29. Gassner C, Schmarda A, Nussbaumer W, Schönitzer D. ABO glycosyltransferase genotyping by polymerase chain reaction using sequence-specific primers. Blood [Internet]. 1996 Sep 1;88(5):1852–6. Available from: https://www.ncbi.nlm.nih.gov/pubmed/8781444
  30. Liu F, Li G, Mao X, Hu L. ABO chimerism determined by real-time polymerase chain reaction analysis after ABO-incompatible haematopoietic stem cell transplantation. Blood Transfus [Internet]. 2013 Jan;11(1):43–52. Available from: http://dx.doi.org/10.2450/2012.0013-12
  31. Gleadall N. Abstract 3C‐S06‐03: Donor characterisation: A novel platform for comprehensive genotyping, results from a large‐scale study. Vox Sang [Internet]. 2019 Jun;114 Suppl 1:5–240. Available from: http://dx.doi.org/10.1111/vox.12792
  32. Giollo M, Minervini G, Scalzotto M, Leonardi E, Ferrari C, Tosatto SCE. BOOGIE: Predicting Blood Groups from High Throughput Sequencing Data. PLoS One [Internet]. 2015 Apr 20;10(4):e0124579. Available from: http://dx.doi.org/10.1371/journal.pone.0124579
  33. Lane WJ, Westhoff CM, Uy JM, Aguad M, Smeland-Wagman R, Kaufman RM, et al. Comprehensive red blood cell and platelet antigen prediction from whole genome sequencing: proof of principle. Transfusion [Internet]. 2016 Mar;56(3):743–54. Available from: http://dx.doi.org/10.1111/trf.13416
  34. Lang K, Wagner I, Schöne B, Schöfl G, Birkner K, Hofmann JA, et al. ABO allele-level frequency estimation based on population-scale genotyping by next generation sequencing. BMC Genomics [Internet]. 2016 May 20;17:374. Available from: http://dx.doi.org/10.1186/s12864-016-2687-1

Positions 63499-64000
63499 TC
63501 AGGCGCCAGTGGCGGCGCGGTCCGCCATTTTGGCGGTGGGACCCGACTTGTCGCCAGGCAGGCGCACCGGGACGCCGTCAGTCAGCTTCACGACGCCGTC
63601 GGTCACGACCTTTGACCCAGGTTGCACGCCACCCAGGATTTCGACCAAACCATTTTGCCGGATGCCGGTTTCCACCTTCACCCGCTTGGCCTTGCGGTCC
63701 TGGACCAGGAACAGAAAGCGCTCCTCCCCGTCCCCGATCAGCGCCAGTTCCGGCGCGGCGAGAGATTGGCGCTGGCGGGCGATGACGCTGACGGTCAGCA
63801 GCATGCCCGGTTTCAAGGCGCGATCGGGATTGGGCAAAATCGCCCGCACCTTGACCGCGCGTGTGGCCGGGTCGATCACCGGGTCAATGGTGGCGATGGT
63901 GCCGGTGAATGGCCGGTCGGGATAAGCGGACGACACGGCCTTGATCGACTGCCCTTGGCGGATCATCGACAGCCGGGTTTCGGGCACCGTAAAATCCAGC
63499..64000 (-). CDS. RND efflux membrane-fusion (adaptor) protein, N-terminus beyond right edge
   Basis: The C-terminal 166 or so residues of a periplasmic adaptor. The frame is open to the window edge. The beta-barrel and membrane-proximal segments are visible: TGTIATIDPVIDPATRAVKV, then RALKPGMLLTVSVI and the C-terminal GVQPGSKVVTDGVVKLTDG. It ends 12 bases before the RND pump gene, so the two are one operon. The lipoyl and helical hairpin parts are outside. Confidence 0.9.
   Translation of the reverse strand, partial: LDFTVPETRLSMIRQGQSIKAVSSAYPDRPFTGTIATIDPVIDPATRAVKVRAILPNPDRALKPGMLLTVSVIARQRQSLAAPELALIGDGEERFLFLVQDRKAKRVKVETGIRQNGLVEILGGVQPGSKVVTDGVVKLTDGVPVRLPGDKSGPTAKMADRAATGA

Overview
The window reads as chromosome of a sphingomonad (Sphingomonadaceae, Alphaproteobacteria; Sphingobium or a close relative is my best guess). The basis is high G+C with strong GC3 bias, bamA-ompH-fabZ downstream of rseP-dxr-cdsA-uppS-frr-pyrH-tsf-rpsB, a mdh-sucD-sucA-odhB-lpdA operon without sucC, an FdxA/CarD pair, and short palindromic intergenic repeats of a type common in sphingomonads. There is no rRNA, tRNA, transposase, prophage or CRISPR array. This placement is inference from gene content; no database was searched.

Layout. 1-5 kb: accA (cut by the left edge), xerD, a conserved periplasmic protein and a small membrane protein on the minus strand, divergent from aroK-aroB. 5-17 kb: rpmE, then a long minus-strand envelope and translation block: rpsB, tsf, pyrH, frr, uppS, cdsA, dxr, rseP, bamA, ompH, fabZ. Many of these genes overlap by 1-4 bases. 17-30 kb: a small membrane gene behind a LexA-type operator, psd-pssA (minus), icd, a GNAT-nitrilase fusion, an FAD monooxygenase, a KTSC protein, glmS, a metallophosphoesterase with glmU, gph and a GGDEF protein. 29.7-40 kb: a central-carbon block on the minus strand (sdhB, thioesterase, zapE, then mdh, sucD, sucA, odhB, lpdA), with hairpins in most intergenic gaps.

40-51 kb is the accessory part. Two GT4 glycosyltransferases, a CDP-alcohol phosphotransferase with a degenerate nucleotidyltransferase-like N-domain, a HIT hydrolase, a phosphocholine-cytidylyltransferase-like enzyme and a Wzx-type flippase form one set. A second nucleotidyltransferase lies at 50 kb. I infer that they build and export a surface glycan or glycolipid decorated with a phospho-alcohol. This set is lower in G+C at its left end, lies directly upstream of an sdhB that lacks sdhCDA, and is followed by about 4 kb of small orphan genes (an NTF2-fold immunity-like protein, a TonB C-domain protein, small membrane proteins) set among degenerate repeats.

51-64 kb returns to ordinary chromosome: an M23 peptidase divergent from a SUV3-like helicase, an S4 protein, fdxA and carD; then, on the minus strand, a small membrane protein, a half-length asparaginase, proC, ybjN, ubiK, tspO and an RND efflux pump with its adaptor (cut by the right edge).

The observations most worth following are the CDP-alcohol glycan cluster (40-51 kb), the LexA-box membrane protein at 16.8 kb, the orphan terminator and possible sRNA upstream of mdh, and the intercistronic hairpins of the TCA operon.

35. Möller M, Jöud M, Storry JR, Olsson ML. Erythrogene: a database for in-depth analysis of the extensive variation in 36 blood group systems in the 1000 Genomes Project. Blood Adv [Internet]. 2016 Dec 27;1(3):240–9. Available from: http://dx.doi.org/10.1182/bloodadvances.2016001867
  36. Lane WJ, Westhoff CM, Gleadall NS, Aguad M, Smeland-Wagman R, Vege S, et al. Automated typing of red blood cell and platelet antigens: a whole-genome sequencing study. Lancet Haematol [Internet]. 2018 Jun;5(6):e241–51. Available from: http://dx.doi.org/10.1016/S2352-3026(18)30053-X
  37. Möller M, Hellberg Å, Olsson ML. Thorough analysis of unorthodox ABO deletions called by the 1000 Genomes project. Vox Sang [Internet]. 2018 Feb;113(2):185–97. Available from: http://dx.doi.org/10.1111/vox.12613
  38. Wu PC, Lin Y-H, Tsai LF, Chen MH, Chen P-L, Pai S-C. ABO genotyping with next-generation sequencing to resolve heterogeneity in donors with serology discrepancies. Transfusion [Internet]. 2018 Sep;58(9):2232–42. Available from: http://dx.doi.org/10.1111/trf.14654
  39. Schoeman EM, Roulis EV, Perry MA, Flower RL, Hyland CA. Comprehensive blood group antigen profile predictions for Western Desert Indigenous Australians from whole exome sequence data. Transfusion [Internet]. 2019 Feb;59(2):768–78. Available from: http://dx.doi.org/10.1111/trf.15047
  40. Lane WJ, Vege S, Mah HH, Lomas-Francis C, Aguad M, Smeland-Wagman R, et al. Automated typing of red blood cell and platelet antigens from whole exome sequences. Transfusion [Internet]. 2019 Aug 8;53:2892. Available from: http://dx.doi.org/10.1111/trf.15473